Most people are born with two kidneys.
Each one is about the size of an adult fist. They are located on either side of the spine, just below the rib cage. While they are relatively small, the role they play in maintaining your body’s health is crucial.
Essentially, your kidneys perform the complex functions that keep the rest of your body in balance. When you eat your body takes what it needs from the food and the waste is sent into the blood. Your kidneys filter the blood, removing waste and excess water which become urine. If waste is not removed, it builds up in the blood and damages your body.
Your kidneys also:
- Release hormones that help regulate blood pressure
- Control the production of red blood cells
- Help manage the amount of certain nutrients in the body, such as calcium and potassium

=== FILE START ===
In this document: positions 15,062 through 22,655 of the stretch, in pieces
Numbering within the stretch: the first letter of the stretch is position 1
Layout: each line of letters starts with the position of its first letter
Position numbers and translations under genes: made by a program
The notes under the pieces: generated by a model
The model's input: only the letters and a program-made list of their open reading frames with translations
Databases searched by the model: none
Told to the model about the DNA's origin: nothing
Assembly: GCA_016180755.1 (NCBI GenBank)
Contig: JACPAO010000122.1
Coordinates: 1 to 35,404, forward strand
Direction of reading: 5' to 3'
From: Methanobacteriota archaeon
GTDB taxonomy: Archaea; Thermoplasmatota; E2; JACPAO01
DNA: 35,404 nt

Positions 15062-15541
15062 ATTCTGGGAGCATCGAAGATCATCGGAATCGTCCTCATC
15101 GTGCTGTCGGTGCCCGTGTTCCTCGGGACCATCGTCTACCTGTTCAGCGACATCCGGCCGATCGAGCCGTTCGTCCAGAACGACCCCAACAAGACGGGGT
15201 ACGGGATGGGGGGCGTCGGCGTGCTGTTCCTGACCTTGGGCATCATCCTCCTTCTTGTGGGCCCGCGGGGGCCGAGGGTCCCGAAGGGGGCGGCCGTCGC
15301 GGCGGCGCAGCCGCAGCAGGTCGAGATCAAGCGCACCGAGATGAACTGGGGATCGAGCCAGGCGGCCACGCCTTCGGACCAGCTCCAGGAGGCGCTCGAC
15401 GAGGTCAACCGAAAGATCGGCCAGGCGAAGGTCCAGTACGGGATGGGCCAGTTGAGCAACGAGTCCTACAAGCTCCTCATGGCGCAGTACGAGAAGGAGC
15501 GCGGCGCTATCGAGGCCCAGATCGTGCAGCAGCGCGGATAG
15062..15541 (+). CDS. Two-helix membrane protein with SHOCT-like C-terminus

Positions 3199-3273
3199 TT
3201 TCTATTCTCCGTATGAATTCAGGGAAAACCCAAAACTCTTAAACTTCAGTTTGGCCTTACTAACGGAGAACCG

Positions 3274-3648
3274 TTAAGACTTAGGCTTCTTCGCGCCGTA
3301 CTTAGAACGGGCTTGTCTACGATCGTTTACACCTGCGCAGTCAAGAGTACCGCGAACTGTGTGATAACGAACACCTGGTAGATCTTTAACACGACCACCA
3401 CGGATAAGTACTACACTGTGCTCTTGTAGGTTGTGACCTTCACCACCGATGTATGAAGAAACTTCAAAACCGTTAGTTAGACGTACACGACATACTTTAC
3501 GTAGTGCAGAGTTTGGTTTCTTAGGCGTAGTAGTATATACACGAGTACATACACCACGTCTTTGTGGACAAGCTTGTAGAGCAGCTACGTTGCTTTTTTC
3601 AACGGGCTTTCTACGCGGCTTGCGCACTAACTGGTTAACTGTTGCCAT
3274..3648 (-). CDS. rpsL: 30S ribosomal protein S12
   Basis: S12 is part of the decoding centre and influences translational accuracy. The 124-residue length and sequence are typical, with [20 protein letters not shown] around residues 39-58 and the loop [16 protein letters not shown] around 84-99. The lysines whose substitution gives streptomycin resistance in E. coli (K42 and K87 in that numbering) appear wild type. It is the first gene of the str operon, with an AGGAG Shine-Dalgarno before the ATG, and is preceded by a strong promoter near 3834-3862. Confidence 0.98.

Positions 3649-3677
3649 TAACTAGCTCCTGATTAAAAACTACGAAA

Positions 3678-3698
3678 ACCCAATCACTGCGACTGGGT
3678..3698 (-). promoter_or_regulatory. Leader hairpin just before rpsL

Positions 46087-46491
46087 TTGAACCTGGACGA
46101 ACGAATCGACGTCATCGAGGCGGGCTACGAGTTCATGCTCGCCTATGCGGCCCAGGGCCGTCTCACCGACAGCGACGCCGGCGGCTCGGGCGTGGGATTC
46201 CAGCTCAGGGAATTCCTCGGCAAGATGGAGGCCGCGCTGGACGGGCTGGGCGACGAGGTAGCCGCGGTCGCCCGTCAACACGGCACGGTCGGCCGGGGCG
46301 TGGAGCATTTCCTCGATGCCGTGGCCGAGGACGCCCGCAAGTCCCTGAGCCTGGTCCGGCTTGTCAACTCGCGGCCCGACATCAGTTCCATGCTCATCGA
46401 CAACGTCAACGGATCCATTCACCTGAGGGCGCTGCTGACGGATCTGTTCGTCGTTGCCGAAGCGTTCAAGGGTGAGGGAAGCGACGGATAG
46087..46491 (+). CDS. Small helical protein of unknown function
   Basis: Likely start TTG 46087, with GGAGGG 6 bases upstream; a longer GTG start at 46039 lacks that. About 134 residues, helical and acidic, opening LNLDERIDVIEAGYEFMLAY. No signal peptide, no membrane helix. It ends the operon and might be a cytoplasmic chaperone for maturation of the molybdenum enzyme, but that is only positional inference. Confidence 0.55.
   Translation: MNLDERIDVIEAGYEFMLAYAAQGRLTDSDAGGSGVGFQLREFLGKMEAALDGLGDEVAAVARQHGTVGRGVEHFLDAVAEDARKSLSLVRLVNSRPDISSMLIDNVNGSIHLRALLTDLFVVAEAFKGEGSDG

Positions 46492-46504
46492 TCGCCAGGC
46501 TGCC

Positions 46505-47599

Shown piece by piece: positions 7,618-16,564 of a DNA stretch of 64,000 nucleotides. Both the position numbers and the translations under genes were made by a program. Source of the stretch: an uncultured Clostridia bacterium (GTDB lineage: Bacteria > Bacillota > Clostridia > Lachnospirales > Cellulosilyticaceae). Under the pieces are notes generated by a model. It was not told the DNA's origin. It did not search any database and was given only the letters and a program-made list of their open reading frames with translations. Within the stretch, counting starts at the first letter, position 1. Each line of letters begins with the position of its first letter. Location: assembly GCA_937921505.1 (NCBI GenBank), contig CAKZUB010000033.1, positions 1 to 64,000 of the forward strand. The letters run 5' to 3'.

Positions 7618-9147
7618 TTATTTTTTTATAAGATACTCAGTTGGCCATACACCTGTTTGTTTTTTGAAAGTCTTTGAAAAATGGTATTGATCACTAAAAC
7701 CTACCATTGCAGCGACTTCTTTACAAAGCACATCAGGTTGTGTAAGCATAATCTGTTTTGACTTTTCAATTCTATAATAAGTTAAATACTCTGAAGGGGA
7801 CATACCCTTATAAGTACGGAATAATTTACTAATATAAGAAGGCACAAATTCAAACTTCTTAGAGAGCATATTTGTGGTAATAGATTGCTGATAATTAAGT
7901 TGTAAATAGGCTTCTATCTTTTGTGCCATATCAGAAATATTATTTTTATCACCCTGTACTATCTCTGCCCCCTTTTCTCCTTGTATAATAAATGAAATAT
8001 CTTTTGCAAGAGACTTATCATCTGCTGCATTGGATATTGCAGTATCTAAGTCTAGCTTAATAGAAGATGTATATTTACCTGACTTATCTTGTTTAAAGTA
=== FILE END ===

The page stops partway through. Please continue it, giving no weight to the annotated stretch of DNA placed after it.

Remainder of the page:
- Make vitamins that control growth
- Remove drugs and toxins from the body
- Keep your bones healthy
Your Kidneys Are Related To Blood Pressure & Diabetes.
Diabetes is the leading cause of kidney failure in the United States. Because a cure for diabetic kidney disease has not yet been found, treatment involves controlling the disorder and slowing its progression to kidney failure. Research suggests that control of high blood pressure is a key factor in slowing this disease. Careful control of blood sugar levels and reduction of dietary protein intake are also important.
High blood pressure is the second leading cause of kidney failure in the United States and one of the most common problems that can seriously harm the kidneys. Severe high blood pressure causes kidney malfunction over a relatively short period of time; however, even mild forms of hypertension can damage kidneys over several years.